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June 17, 2003


A couple of years ago,

A couple of years ago, the AFI decided it needed to do something about its image. No one knew who they were or what they were for, and the only time you ever heard of them was when they gave someone a lifetime achievement award. So, they introduced a series of lists of "bests" related to the movies. It all started with their "100 Best Movies of All Time" (Citizen Kane won, but this was before Spy Kids 2 came out), and then continued with Best Thrillers, Best Comedies, and recently devolved into "Best Heroes and Villains". Along the way, though, with all these lists of lists of lists, it seemed like people stopped caring, and the AFI has been diluting its brand instead of concentrating it. Several years after the first list, do we really know anything more about the AFI? Who are they? What do they do besides make lists? The LA Times agrees, and says the AFI needs to find a new direction.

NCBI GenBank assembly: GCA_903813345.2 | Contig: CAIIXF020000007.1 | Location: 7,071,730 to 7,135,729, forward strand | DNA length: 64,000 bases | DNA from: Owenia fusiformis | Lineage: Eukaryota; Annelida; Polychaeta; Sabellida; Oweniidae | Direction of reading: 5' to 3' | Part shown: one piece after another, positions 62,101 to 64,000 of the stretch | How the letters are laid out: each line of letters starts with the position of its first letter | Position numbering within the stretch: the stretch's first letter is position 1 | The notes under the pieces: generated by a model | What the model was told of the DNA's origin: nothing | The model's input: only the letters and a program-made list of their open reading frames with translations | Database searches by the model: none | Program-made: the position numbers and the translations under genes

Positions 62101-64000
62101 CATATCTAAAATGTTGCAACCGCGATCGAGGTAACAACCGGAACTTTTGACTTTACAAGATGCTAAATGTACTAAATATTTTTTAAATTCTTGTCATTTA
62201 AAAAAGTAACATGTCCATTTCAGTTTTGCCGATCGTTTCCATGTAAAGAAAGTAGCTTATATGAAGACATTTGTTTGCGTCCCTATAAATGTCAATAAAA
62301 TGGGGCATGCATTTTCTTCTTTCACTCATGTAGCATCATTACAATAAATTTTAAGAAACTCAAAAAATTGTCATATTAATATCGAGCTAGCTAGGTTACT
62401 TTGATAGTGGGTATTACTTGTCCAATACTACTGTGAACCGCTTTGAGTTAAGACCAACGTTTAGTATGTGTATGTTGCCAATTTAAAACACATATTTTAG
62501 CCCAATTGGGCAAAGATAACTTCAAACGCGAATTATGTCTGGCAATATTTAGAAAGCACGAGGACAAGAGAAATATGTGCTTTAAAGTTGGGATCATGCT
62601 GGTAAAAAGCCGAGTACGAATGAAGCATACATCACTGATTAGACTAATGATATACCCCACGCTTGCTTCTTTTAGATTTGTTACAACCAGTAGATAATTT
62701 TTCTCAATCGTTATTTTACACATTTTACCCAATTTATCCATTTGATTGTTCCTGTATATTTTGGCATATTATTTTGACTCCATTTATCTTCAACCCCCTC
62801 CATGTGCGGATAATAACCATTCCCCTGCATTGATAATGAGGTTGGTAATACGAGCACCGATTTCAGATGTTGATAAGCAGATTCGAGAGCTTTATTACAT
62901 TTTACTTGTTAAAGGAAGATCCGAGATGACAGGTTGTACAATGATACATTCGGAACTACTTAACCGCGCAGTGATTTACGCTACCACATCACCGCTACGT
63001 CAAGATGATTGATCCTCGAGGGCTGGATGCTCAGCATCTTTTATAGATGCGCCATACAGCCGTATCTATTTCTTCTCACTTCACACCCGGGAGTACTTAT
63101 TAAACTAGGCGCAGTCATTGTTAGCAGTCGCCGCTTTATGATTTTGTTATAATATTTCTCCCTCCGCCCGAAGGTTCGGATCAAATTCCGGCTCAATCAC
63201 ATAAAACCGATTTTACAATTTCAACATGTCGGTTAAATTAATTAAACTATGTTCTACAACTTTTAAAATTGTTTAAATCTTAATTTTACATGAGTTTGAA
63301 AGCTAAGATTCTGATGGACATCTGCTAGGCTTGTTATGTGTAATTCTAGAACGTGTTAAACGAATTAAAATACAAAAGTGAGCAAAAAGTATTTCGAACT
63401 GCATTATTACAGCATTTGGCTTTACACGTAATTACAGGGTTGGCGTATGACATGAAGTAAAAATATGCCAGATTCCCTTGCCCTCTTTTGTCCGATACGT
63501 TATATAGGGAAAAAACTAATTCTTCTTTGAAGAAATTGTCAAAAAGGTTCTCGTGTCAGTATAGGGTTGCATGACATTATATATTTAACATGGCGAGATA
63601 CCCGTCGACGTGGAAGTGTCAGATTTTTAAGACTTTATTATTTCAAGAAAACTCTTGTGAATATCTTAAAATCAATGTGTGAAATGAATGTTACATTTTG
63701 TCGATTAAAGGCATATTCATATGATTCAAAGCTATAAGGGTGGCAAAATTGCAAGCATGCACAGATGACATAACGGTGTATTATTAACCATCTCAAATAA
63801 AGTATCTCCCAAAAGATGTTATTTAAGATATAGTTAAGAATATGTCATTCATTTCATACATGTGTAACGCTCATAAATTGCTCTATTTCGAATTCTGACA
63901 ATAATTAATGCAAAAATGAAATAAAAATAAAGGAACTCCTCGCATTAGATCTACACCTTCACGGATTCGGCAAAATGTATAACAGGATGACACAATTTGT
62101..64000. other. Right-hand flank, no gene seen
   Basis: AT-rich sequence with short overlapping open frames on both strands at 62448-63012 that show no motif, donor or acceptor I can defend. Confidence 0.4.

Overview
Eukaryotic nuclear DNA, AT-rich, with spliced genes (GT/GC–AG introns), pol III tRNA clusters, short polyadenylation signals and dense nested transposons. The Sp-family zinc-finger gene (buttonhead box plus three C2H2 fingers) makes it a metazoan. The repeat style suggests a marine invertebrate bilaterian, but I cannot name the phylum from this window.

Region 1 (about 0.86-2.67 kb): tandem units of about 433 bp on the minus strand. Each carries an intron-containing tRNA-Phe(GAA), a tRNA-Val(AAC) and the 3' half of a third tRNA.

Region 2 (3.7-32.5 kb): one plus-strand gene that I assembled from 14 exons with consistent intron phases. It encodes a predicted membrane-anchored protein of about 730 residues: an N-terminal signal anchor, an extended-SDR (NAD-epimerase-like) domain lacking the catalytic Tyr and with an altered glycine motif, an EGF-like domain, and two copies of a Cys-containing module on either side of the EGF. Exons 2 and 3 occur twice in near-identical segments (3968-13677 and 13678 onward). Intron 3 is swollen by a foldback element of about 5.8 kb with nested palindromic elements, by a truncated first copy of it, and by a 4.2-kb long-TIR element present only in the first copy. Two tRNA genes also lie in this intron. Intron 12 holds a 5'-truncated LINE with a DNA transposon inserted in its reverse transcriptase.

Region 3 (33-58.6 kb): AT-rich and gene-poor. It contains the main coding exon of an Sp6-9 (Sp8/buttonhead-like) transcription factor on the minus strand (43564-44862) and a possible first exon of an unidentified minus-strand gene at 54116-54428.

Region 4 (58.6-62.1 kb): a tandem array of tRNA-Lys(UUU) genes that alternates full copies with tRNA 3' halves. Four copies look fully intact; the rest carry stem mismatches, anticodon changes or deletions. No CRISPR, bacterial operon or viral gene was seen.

What it really indicates it that nearly all of the endless lists -- whether from the AFI or some magazine or USA Today -- are increasingly apparent and increasingly desperate attempts to improve ratings or circulation without doing any real reporting or content-producing. They are sort of like the reality tv of cultural historians and editors -- they require no real analysis or effort, are cheap to produce, but they are attention-grabbing. Until -- as with reality tv -- we get so saturated we just start tuning out. The Washington Post points out today [via romenesko] that the saturation point is nearing. (They even shoehorn in a reference to New Witch to make their point.)

posted by adm at 1:25 PM | #


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